I was driving once and some guy pulled out in front of me and I said "jerk" and behind me I heard my little son say "joik!" and I thought "Oh no!" Little hearts were listening!

    I loved what you said here: "As we learn to think rightly, we’ll also learn to speak rightly." Our minds will train our mouths! :)

    Thanks for linking up to "Making Your Home Sing Monday" today!

  3. It so scary to see out children imitate the "bad" things about ourselves. We have great intentions to teach them in the truth that when our slip-up come out of their mouths, it is mortifying! Thanks for the encouraging reminder and helpful tips for this!

  4. GailBP8:07 AM

    So good, Lori. I sometimes transmitted disrespect with a look or frown when my husband said something without realizing that my teen-aged children were reading my looks as well as hearing my words : {
    This is a great reminder and so true!

  5. Alison Wood9:29 AM

    Kids are true imitators and often convict me by their imitation.Thanks for reminding me of something I struggle with at times!
    Visiting from Pint-sized Treasures

  6. I've been there, done that, Lori. It's an easy trap to fall into, especially when young and unaware of those little eyes that watch our every move! I didn't have daughters watching, but my sons attitudes about women and marriage were formed and skewed in those early days as well. The funny thing is, as I changed the words I would say about my spouse, the more "I" began to believe them. It really helped my marriage just to focus on the positive and being respectful. Great thoughts here as always, my friend!

  7. Great reminder. Love your steps, Lori! And yes, I had more than one similar experience with my children. Praise God for His grace and second chances (and more!).

  8. Rachael DeBruin1:44 PM

    What a convicting message...thanks for the much needed reminder!

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  10. lorihatcher12:24 AM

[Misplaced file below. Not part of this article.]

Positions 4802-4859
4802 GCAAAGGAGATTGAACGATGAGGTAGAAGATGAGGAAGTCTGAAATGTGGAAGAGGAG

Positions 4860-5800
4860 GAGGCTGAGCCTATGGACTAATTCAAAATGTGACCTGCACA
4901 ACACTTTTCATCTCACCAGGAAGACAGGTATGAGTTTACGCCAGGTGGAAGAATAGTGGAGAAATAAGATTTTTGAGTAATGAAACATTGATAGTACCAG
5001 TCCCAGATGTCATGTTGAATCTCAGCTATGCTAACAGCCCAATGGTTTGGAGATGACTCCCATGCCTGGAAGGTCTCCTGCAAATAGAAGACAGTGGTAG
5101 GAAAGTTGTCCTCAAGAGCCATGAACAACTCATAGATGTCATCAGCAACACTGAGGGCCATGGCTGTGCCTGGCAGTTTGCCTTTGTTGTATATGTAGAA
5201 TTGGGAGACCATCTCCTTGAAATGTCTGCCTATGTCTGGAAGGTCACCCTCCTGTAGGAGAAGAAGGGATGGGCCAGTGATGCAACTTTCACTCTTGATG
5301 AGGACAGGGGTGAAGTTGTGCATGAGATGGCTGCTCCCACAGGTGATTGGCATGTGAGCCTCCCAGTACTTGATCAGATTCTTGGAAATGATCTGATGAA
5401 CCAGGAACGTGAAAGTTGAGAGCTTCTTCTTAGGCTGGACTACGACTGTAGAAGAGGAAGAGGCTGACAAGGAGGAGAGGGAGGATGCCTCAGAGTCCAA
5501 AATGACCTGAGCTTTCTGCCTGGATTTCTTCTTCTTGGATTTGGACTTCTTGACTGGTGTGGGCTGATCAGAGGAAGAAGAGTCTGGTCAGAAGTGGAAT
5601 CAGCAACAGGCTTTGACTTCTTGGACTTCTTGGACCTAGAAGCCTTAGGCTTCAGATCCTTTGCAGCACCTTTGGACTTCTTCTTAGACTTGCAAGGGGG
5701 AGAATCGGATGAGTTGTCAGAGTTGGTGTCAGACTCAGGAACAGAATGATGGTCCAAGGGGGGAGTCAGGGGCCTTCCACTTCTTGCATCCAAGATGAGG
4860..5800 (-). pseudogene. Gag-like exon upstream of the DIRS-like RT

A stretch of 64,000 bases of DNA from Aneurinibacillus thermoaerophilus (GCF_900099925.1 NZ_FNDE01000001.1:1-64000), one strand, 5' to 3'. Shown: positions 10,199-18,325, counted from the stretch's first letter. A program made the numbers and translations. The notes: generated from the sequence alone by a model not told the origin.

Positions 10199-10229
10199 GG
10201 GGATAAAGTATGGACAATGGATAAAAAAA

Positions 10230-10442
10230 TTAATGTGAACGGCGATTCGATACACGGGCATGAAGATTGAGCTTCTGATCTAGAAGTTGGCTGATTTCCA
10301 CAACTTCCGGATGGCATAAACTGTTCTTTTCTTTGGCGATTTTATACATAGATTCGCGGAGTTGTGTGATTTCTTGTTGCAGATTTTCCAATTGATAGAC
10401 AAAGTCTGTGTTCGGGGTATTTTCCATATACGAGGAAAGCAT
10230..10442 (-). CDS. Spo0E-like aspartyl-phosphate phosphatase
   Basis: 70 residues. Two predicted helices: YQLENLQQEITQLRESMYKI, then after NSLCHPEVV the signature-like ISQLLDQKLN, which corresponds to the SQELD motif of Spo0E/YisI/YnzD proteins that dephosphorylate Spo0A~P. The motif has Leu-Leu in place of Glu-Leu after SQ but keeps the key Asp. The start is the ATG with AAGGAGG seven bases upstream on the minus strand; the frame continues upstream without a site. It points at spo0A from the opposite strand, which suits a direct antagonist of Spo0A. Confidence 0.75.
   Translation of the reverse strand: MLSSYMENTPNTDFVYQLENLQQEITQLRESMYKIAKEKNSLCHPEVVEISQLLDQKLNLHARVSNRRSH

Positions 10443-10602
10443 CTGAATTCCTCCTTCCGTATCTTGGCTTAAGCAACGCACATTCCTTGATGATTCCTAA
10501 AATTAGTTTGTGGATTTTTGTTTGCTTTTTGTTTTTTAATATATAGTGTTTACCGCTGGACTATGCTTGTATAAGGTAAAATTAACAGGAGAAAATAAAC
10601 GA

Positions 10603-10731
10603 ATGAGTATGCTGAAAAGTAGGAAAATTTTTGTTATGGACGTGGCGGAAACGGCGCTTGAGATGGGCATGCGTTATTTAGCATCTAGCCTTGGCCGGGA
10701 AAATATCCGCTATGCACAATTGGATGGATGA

Ouch, ouch, ouch. Thankfully, the Holy Spirit doesn’t leave us on our own, but faithfully teaches, equips, and enables us to change. In this we have our hope! Blessings, Lori

  11. lorihatcher12:27 AM

    Amen, Vonda. He’s so faithful not to leave us in our foolishness, but to teach and train us. And it takes a LIFETIME! I think I’m going to have to live to 100 to get some of this right :o

  12. lorihatcher12:28 AM

    It is amazing, Beth, how we win or lose the battle in our minds long before we ever open our mouths. Lord, may the mediations of my heart be acceptable in your sight. . . . Thanks so much for stopping by J

  13. Kids do have a way to show us our sins, don't they.

  14. Mary Redo12:50 PM

    I did the same thing, to my shame. Thanks for this gentle reminder.

  15. Mary Letters9:46 PM

    Yep, yep, yep, yep, yep. Been there. Done that. Such a good reminder.

  16. Wow - what an important lesson here. I found myself doing the same thing the other day. It's so easy to let our tongues go without thinking. Stopping by from Wholehearted Home. Blessings from Croatia: Rosilind from A Little R & R

  17. This is such a good reminder!! Thanks for linking this over at WholeHearted Home this week.

  18. Thank you for the reminder! I am so glad that I popped over to read this! I definitely needed to hear it!

  19. Thanks for adding this one to the Wedded Wed link up, Lori. I remember this one from earlier and thought it was a great post then and now.

  20. Wow - what an important lesson. There is nothing like children parroting our words to help us remember to watch what we say and our attitudes.

  21. This was such a great post - I read it a couple of weeks ago & I keep thinking about it. Great point! : )

  22. I think changing your heart and thoughts toward your spouse's actions is the key. My husband works hard at work all day and then comes home and works hard on fixing our TWO cars that have broken down. He's even catching a ride with a co-worker every day so we can have the only working vehicle to drive my son to school and run errands. I KNOW he is sacrificing a lot for us. But after months and months of a nasty grey film in the sink (from washing the oil and grease from the car off his hands in the evening), I find my self mumbling under my breath, "why can't he just clean this up when he's done? How hard is it really? Why do I have to keep coming in after him to clean it up? I already have enough things to clean in this house!" Yes, I realize how awful and selfish that sounds. But in the moment, it feels justified. I think we have to consciously change the way we view things so we feel joy instead of frustration at the people we love. If I say, "Bless his heart, he was working on the car again tonight." and use it as a reminder of all he does for us, it wont bother me near as bad.